The spokesman for the group, Nick Getzen, said, “This is the first sign for a lot of folks that this is real, and that it’s real technology, and they can have it in their communities.” The group has teamed up with a solar energy company from the Eastern Panhandle, Mountain View Solar & Wind of Berkeley Springs, to develop a privately funded job-training program. The 12 trainee miners are earning $45 an hour for three days of work, which is a lot more than they earned working in the mines. After the installation, the trainees will be doing assessments on seven other properties. The solar company is also giving the miners the opportunity to branch out on their own and create their own sales leads and close those sales.  As they’ve stated, they are “not worried about creating competitors because there’s plenty of work to go around. Mountain View Solar & Wind has tripled in size two years in a row and is likely to do the same in 2011. This is a positive sign for West Virginia, which has been reluctant to accept renewable energy. As someone once said, “Small steps turn into big steps.” West Virginia coal miners have always bragged about “keeping the lights on.” Now, they can do it without hurting the environment.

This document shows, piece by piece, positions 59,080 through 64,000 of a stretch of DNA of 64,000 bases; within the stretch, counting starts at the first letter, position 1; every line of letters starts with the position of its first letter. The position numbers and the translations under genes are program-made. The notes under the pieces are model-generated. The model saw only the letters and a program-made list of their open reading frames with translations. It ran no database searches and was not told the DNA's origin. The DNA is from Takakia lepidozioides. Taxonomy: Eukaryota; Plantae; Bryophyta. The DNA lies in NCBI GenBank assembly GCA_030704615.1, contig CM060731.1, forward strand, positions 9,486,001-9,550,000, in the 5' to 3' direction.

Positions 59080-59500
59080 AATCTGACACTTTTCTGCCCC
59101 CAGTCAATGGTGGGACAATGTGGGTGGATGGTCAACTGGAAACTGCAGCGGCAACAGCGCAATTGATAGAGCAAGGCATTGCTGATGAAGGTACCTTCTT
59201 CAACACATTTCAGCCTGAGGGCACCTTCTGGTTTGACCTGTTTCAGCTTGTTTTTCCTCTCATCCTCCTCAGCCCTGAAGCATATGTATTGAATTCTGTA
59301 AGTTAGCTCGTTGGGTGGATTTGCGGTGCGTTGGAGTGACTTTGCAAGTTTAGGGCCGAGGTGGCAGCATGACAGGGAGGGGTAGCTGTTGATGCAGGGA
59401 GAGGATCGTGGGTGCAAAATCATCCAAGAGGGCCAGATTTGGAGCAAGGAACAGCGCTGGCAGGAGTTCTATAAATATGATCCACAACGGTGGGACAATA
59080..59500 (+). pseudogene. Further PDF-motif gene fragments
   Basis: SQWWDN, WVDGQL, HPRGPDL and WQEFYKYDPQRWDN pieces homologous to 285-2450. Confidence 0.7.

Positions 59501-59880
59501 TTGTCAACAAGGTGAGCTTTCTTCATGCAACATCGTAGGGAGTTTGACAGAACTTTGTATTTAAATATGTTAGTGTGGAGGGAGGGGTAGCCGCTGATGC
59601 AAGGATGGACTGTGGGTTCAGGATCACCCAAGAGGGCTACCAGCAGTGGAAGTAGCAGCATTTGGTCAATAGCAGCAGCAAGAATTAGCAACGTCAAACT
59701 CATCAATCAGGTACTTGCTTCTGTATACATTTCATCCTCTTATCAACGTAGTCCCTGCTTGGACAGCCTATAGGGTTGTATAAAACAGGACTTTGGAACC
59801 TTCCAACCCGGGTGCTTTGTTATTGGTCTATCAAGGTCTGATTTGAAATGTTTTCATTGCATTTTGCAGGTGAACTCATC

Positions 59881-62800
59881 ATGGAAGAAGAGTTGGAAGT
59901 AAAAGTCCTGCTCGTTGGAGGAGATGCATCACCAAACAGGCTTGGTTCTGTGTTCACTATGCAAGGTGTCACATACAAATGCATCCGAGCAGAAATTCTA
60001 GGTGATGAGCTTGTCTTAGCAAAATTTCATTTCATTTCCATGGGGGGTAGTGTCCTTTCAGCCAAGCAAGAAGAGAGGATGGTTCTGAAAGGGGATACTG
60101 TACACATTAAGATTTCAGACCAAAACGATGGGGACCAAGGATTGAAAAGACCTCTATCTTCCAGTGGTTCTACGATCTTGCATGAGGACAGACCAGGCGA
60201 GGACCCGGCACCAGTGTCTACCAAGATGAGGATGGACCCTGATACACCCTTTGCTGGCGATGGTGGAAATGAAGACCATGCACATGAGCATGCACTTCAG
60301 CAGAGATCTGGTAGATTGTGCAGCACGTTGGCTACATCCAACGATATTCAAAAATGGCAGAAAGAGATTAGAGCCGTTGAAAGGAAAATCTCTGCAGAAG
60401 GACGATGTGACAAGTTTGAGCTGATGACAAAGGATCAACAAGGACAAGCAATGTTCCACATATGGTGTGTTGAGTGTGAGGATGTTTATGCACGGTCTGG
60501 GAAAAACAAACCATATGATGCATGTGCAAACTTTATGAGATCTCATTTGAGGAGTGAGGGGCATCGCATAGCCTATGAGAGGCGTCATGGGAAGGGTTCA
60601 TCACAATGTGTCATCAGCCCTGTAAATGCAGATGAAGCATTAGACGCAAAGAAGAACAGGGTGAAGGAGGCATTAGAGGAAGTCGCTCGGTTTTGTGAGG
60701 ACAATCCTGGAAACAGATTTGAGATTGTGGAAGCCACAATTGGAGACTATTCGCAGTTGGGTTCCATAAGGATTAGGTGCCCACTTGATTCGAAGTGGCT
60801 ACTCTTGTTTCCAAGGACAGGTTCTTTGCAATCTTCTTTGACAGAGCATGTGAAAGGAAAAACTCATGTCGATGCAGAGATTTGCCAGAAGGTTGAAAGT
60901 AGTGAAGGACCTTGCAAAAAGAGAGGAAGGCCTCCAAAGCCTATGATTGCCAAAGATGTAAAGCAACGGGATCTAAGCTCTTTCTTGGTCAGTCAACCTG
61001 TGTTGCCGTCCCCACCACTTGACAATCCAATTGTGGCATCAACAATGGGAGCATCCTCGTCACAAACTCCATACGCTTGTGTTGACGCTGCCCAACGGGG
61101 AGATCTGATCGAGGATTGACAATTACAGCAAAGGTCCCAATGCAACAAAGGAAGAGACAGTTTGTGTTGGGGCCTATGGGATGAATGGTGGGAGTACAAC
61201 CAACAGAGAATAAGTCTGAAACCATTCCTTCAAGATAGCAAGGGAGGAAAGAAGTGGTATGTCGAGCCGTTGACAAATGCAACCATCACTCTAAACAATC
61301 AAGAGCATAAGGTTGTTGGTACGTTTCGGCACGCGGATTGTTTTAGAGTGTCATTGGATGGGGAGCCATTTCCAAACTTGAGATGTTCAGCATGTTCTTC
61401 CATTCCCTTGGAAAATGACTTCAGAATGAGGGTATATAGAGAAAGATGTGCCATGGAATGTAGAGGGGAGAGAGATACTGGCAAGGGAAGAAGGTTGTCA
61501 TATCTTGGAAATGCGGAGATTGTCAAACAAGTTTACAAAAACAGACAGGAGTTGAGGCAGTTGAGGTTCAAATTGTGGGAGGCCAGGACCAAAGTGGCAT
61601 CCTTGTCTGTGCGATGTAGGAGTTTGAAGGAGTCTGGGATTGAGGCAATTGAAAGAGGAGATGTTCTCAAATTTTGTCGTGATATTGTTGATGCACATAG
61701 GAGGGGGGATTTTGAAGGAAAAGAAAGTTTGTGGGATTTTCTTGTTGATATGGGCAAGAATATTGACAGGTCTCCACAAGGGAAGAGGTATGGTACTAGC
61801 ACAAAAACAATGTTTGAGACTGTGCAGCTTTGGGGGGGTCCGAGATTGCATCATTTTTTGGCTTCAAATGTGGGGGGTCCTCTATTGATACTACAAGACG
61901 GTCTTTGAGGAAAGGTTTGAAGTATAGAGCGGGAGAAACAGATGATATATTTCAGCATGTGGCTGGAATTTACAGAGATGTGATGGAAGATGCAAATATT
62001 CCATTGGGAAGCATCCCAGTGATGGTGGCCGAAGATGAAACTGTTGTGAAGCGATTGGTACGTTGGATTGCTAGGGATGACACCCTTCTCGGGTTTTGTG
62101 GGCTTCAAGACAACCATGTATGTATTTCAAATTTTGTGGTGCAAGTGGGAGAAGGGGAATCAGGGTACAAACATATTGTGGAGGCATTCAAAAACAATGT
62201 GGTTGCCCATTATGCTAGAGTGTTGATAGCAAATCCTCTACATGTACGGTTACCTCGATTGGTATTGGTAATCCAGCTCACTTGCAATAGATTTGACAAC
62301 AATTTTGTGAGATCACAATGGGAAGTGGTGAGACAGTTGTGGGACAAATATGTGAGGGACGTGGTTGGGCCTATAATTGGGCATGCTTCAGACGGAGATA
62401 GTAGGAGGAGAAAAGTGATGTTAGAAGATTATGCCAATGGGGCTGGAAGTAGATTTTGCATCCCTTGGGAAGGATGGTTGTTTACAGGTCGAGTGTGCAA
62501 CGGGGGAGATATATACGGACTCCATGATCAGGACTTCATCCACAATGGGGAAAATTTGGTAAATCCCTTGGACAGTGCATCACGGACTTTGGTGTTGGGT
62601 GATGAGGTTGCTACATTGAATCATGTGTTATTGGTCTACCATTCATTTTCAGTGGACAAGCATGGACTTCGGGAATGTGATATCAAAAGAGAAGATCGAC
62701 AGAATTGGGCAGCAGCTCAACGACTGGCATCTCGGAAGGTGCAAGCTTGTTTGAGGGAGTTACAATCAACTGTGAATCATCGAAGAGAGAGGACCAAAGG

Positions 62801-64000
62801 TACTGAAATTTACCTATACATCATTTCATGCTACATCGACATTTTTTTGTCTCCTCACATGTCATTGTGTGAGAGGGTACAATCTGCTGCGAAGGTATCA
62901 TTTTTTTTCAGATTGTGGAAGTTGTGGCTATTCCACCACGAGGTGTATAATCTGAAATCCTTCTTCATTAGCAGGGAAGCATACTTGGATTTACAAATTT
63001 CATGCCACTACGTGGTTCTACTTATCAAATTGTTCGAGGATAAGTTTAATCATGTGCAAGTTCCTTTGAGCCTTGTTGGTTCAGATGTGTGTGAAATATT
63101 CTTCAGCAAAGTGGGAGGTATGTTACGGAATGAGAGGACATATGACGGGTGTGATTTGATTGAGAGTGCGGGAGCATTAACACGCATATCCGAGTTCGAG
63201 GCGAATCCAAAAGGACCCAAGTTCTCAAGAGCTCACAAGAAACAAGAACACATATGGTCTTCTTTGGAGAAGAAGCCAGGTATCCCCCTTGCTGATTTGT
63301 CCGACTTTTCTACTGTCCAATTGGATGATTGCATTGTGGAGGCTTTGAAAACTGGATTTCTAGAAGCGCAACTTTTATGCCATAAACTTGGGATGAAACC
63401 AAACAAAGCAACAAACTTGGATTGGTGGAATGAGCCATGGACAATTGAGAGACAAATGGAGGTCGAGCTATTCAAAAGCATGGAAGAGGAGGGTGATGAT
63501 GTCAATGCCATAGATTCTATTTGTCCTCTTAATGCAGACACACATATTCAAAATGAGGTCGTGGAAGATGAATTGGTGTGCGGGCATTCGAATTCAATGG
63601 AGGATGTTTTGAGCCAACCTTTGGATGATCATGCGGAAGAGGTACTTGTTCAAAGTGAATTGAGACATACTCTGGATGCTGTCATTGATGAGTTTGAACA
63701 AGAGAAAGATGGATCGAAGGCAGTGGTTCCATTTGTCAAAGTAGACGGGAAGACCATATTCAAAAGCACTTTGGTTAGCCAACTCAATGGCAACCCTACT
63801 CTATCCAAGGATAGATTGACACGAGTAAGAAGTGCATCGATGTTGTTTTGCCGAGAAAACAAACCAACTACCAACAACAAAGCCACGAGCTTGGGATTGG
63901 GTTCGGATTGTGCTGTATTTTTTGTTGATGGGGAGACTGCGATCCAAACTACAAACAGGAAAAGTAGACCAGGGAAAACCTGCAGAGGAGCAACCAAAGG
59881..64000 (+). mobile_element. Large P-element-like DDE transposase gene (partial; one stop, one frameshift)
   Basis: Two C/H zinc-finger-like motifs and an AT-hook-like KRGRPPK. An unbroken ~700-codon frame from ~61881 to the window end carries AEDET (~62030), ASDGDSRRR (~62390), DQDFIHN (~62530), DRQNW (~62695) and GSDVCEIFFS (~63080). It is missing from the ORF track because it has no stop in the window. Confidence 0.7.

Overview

Read More:  Solar power reaches southern coalfields

Photo Credit: ehoyer

6 thoughts on “WV Coal Miners “Keeping the Lights On” Installing Solar Arrays!”

  1. First of all I have lived in WV for 40 years. No coal miner chooses the coal mines it chooses them. My father and two brothers were coal miner’s. My father died from black lung, 1 brother died from a heart attack caused by shoveling coal all night at the age of 54, the other brother broke his back working in the coal mines.

    All courtesy of WV politicians forcing our men to work in the mines. Because KING coal keeps their bank accounts full. If you think starting pay of $15.75 an hour is being paid extremely well, you are crazy.

    The people of my state are getting sick and tired of watching our men slowly die or get blowed up in the coal mine. Two weeks ago a 19 yr old boy was killed in a coal mine. He didn’t choose to be there he chose the mines over Taco bell.